Protests against Emmanuel Macron

Since Emmanuel Macron was elected President of France on 7 May 2017, a series of protests have been conducted by trade union activists, left-wing activists and right-wing activists in opposition to what protesters consider to be neoliberal policies and globalism,[1][2] his support of state visits by certain world leaders,[3][4] his positions on French labour law reform,[5][6][7] as well as various comments or policy proposals he has made since assuming the presidency.[8][9]

Protests against Emmanuel Macron
Make our public services great again (23768004778).jpg
Manif fonctionnaires Paris contre les ordonnances Macron (37362381600).jpg
La Fête à Macron, 5 mai 2018 — 66.jpg
Manif fonctionnaires Paris contre les ordonnances Macron (37572386626).jpg
Date7 May 2017 – Present
Caused by
MethodsDemonstrations, riots, vandalism, arson, assault

According to Amnesty International, French authorities have used the state of emergency, which was in effect from the November 2015 Paris attacks until November 2017, to suppress protests, employing their emergency powers. They "imposed 639 measures preventing specific individuals participating in public assemblies. Of these, 574 were targeted at those protesting against proposed labour law reforms".[10]


On 8 May 2017, only a few hours after Macron was announced the winner of the 2017 French presidential election, union protesters began clashing with French authorities in Paris under fears that Macron's economic program would take away workers’ rights.[11][12] The protest was organised by "Social Front", which had already staged protests before the second round to protest the two frontrunners, Marine Le Pen and Emmanuel Macron.[13] One specific protest organized by the Social Front had 950 to 1,500 protesters[6] with individuals trying to occupy publicly owned buildings like a railway station in Rennes.[14] Nearly 150 protesters were arrested after reports of missiles being thrown at the police and mass vandalism being done.[15]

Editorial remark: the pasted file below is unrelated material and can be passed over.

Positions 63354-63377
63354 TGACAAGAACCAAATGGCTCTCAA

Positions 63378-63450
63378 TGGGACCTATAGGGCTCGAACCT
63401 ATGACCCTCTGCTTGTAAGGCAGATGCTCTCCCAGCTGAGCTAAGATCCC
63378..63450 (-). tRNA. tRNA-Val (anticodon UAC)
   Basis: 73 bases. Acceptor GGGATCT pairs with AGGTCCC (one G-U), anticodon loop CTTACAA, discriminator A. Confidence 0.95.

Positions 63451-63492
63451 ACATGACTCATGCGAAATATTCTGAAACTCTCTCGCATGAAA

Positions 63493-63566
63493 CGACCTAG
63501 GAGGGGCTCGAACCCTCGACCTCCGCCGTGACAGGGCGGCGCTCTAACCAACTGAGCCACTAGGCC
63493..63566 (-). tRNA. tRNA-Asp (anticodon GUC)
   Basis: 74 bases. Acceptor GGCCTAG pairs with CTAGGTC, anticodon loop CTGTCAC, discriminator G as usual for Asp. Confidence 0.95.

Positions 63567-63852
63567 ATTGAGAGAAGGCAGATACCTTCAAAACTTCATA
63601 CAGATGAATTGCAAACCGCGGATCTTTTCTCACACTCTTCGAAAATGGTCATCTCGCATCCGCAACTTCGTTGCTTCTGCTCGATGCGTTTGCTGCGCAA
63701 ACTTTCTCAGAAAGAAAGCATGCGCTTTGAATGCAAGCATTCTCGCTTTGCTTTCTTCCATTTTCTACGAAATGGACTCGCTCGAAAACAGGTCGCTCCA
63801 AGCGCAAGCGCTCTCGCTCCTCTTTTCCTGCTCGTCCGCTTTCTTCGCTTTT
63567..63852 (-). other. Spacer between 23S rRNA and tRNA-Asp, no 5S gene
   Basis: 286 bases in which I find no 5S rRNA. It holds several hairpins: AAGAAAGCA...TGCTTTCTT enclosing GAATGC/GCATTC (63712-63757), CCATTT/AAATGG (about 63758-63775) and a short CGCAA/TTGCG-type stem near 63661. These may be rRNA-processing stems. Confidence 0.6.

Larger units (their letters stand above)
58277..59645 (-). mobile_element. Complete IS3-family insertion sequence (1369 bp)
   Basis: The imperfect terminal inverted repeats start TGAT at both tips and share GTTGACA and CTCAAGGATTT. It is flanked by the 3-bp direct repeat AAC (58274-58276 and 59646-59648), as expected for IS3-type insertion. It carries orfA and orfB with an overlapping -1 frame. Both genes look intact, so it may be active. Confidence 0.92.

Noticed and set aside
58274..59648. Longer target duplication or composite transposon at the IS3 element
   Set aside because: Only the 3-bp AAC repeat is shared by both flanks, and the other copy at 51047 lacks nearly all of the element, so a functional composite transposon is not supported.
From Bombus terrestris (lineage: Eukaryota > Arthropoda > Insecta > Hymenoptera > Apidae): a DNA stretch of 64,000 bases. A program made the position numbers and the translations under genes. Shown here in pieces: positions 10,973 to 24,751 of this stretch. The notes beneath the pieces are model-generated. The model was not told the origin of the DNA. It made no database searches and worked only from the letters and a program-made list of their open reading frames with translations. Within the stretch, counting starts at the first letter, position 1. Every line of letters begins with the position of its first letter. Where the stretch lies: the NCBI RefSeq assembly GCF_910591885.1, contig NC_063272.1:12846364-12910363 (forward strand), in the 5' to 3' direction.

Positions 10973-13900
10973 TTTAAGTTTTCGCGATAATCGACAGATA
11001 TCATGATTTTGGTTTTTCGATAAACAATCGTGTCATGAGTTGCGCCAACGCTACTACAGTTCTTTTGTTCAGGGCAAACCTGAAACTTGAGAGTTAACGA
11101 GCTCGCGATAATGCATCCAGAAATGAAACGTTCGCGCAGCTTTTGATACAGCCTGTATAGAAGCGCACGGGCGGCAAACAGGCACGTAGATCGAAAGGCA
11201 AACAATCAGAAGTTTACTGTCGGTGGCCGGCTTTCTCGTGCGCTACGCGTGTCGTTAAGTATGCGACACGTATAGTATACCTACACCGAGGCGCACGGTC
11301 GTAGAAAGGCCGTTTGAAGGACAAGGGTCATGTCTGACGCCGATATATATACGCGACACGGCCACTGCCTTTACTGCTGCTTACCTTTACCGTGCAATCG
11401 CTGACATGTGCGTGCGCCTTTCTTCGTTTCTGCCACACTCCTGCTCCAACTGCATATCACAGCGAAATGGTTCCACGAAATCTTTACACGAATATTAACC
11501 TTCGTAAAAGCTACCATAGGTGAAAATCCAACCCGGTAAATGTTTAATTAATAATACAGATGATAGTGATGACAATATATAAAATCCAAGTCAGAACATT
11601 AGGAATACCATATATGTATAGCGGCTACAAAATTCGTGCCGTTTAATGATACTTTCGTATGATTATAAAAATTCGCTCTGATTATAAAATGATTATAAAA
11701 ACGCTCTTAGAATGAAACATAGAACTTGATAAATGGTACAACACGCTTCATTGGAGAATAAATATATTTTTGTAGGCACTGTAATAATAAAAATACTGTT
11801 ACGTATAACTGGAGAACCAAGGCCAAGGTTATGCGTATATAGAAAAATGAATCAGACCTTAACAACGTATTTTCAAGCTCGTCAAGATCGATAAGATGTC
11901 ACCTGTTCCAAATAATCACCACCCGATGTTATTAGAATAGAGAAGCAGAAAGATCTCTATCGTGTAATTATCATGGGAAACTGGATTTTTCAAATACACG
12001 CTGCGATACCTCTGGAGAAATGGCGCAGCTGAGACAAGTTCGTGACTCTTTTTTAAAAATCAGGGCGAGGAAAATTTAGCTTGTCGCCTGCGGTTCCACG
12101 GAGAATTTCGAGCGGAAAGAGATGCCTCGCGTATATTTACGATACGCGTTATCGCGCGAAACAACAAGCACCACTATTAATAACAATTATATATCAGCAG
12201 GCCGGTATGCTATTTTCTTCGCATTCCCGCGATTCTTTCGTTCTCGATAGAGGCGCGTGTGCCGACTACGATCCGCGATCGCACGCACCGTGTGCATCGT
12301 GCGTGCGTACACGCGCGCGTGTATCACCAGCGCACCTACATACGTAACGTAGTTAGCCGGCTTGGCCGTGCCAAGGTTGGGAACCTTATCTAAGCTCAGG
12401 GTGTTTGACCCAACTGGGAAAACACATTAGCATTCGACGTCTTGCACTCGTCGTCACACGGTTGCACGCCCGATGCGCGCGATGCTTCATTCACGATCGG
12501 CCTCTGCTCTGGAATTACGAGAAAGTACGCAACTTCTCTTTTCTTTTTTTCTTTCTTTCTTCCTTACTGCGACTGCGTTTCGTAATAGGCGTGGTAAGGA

The 8 May protest was supported by the CGT and SUD unions.[7]



Protest against Macron in Paris on 23 September 2017

After Macron was inaugurated on 15 May 2017, there were numerous warnings from Labour unions about the prospect of a large organized protest.[16][17] The CGT Union has attempted numerous times to organise a large-scale demonstration against Macron with one taking place on 12 September 2017.[18] Macron has actively tried to prevent this by opening Labor code reform negotiations with trade unions.[7] The reception among the unions has been mixed with the head of the FO union supporting the negotiations,[19] the CFDT deciding to stay neutral, not participating in the 12 September protests[20] and the CGT denouncing the negotiations alongside its ally SUD.[5] Jean-Luc Melenchon from La France Insoumise has spoken in support of the 12 September protest encouraging members to attend. Melenchon himself organized a protest on 12 July 2017.[21][22]

US President Donald Trump's state visit to France during Bastile Day was met with protests, protesters gathered around Place de la République to create a "No Trump Zone".[23] Protesters were reportedly protesting about the Trump visit and Macron's policies; with the ranks of the protesters being made up of socialists, pro-Palestinian groups, migrants’ rights activists, environmentalists and anti-fascists.[3] Despite mass protests, 59% of French people approve of Trump's visit.[24]

Following Prime Minister Edouard Philippe's announcement of the plans for immigration reform, a small protest was led by a group of LGBT activists in Paris holding up a sign reading "Macron starves migrants, queers without borders"[8]

A series of protests by wine producers in the South of France have been ongoing since Francois Hollande's presidency. These demonstrations generally involve arson, sabotage and assault.[9] These protests are caused by the importation of wine rather than buying it from French producers and the loss of culture. These protests have led to a 25% decrease in sales for Spanish wine producers.[25] Spanish tankers transporting wine are usually the target of these attacks.[26][27]

Pro-Palestinian protesters began to demonstrate against Macron offering Israel Prime Minister Netanyahu a place at the Paris Holocaust Ceremony.[28] The French Communist Party also opposed Netanyahu's visit. The organizers of the protest were unknown but Le Muslim Post, a religious radioshow promoted the demonstration, encouraging listeners to attend.[29]

23 March 2018Edit